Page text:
Story at a glance
- Arizona joins Texas, California, Florida, New York, New Jersey, Massachusetts and Illinois in tallying more than 100,000 cases.
- The state on Monday reported 101,441 cases with 1,810 deaths.
- Hospitalizations in inpatient and ICU beds, as well as ventilators in use by coronavirus patients, increased Sunday to their highest reported levels since hospital data reporting began in April, according to The Arizona Republic.
Arizona on Monday became the eighth state to top 100,000 total coronavirus cases as hospitalizations in the state continue to rise and the number of new cases in the U.S. continues to surge.
Arizona joins Texas, California, Florida, New York, New Jersey, Massachusetts and Illinois in tallying more than 100,000 cases.
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The Grand Canyon state on Monday reported 101,441 cases with 1,810 deaths, according to the daily report by the Arizona Department of Health Services. The state reported 3,212 inpatient hospital beds were occupied by suspected and confirmed COVID-19 patients with 839 ICU beds filled across the state.
Hospitalizations in inpatient and ICU beds and ventilators in use by coronavirus patients increased Sunday to their highest reported levels since hospital data reporting began in April, according to The Arizona Republic.
Arizona Gov. Doug Ducey (R) began easing lockdown restrictions on May 1, allowing some salons, barbershops, restaurant dine-in services and retail stores to open their doors. But as cases and hospitalizations began to spike, Ducey last week ordered bars, gyms, movie theaters, waterparks and tubing rentals to close for 30 days.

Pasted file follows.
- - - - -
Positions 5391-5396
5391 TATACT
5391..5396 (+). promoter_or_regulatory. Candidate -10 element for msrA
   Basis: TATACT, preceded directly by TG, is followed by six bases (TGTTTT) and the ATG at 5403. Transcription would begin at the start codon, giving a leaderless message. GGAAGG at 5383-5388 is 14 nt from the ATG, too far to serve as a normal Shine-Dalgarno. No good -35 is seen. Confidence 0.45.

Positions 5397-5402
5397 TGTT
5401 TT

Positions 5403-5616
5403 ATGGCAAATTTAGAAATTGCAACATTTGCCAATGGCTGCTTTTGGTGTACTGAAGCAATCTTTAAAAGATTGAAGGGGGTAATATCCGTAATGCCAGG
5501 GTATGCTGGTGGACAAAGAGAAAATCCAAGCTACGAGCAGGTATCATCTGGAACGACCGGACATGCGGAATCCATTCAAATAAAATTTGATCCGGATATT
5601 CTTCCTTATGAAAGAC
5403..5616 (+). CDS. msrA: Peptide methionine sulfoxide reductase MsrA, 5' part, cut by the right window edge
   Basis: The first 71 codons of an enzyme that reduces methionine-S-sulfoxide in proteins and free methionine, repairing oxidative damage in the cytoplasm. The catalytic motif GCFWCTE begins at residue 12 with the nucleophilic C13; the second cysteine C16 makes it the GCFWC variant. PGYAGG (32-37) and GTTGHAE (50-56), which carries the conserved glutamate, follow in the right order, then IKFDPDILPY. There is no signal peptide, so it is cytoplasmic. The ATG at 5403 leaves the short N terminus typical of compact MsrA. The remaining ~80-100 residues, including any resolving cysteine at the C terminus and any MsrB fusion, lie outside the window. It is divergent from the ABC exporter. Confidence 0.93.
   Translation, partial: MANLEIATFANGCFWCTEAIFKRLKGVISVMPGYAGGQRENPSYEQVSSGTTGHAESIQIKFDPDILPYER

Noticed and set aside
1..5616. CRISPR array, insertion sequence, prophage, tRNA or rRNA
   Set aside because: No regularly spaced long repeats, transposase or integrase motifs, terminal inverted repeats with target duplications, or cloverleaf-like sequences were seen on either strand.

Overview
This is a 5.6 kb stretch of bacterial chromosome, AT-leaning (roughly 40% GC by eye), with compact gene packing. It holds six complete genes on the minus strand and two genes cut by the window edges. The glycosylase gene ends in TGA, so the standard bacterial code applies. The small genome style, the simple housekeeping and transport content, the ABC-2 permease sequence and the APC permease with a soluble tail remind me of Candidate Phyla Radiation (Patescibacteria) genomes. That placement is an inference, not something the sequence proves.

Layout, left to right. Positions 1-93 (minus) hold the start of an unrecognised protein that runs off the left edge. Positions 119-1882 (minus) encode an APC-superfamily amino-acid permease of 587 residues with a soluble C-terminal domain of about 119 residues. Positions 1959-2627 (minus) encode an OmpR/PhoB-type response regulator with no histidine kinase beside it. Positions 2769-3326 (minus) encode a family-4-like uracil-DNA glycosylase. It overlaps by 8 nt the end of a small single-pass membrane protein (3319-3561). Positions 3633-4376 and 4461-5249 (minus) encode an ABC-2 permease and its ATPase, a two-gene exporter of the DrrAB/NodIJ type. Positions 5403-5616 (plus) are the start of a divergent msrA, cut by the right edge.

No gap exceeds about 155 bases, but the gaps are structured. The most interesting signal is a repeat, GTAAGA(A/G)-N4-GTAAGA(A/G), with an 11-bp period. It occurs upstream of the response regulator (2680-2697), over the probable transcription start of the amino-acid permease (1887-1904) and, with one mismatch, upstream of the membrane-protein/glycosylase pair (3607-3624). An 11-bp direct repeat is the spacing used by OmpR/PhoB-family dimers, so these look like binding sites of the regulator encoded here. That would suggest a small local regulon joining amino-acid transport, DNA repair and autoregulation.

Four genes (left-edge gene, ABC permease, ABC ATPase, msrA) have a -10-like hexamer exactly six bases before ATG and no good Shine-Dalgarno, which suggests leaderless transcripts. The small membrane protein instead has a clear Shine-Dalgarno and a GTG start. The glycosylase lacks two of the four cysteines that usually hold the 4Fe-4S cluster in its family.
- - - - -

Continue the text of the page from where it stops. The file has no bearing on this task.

The governor also prohibited gatherings of more than 50 people.
Phoenix Mayor Kate Gallego (D) said the pace of the state’s reopening likely indicated to some residents the pandemic was over.
"We opened way too early in Arizona. We were one of the last states to go to stay-at-home and one of the first to reemerge, and we reemerged at zero to 60," Gallego told ABC’s "This Week."
"We had crowded nightclubs handing out free champagne, no masks. Our 20- to -44-year-olds, which is my own demographic, really led the explosion, and we’ve seen such growth in that area. We’re seeing a lot of people go to large family gatherings and infect their family members."
Coronavirus cases in the U.S. have been surging in recent weeks in Arizona, Texas, California and Florida, roughly about two months since many states started the reopening process.
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